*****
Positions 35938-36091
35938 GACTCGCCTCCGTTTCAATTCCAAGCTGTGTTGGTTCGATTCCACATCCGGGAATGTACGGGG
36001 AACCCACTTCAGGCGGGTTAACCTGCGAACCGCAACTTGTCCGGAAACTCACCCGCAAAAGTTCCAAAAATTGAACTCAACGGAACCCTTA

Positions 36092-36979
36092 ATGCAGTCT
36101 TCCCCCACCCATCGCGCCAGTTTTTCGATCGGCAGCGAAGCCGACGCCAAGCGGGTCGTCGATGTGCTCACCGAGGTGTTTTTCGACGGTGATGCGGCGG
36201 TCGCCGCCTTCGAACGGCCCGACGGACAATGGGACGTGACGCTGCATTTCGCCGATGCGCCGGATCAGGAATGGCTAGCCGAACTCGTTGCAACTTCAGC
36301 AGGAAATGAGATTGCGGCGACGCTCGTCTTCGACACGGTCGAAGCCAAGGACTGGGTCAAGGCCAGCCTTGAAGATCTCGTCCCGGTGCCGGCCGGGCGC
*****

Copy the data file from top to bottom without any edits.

Positions 35938-36091
35938 GACTCGCCTCCGTTTCAATTCCAAGCTGTGTTGGTTCGATTCCACATCCGGGAATGTACGGGG
36001 AACCCACTTCAGGCGGGTTAACCTGCGAACCGCAACTTGTCCGGAAACTCACCCGCAAAAGTTCCAAAAATTGAACTCAACGGAACCCTTA

Positions 36092-36979
36092 ATGCAGTCT
36101 TCCCCCACCCATCGCGCCAGTTTTTCGATCGGCAGCGAAGCCGACGCCAAGCGGGTCGTCGATGTGCTCACCGAGGTGTTTTTCGACGGTGATGCGGCGG
36201 TCGCCGCCTTCGAACGGCCCGACGGACAATGGGACGTGACGCTGCATTTCGCCGATGCGCCGGATCAGGAATGGCTAGCCGAACTCGTTGCAACTTCAGC
36301 AGGAAATGAGATTGCGGCGACGCTCGTCTTCGACACGGTCGAAGCCAAGGACTGGGTCAAGGCCAGCCTTGAAGATCTCGTCCCGGTGCCGGCCGGGCGC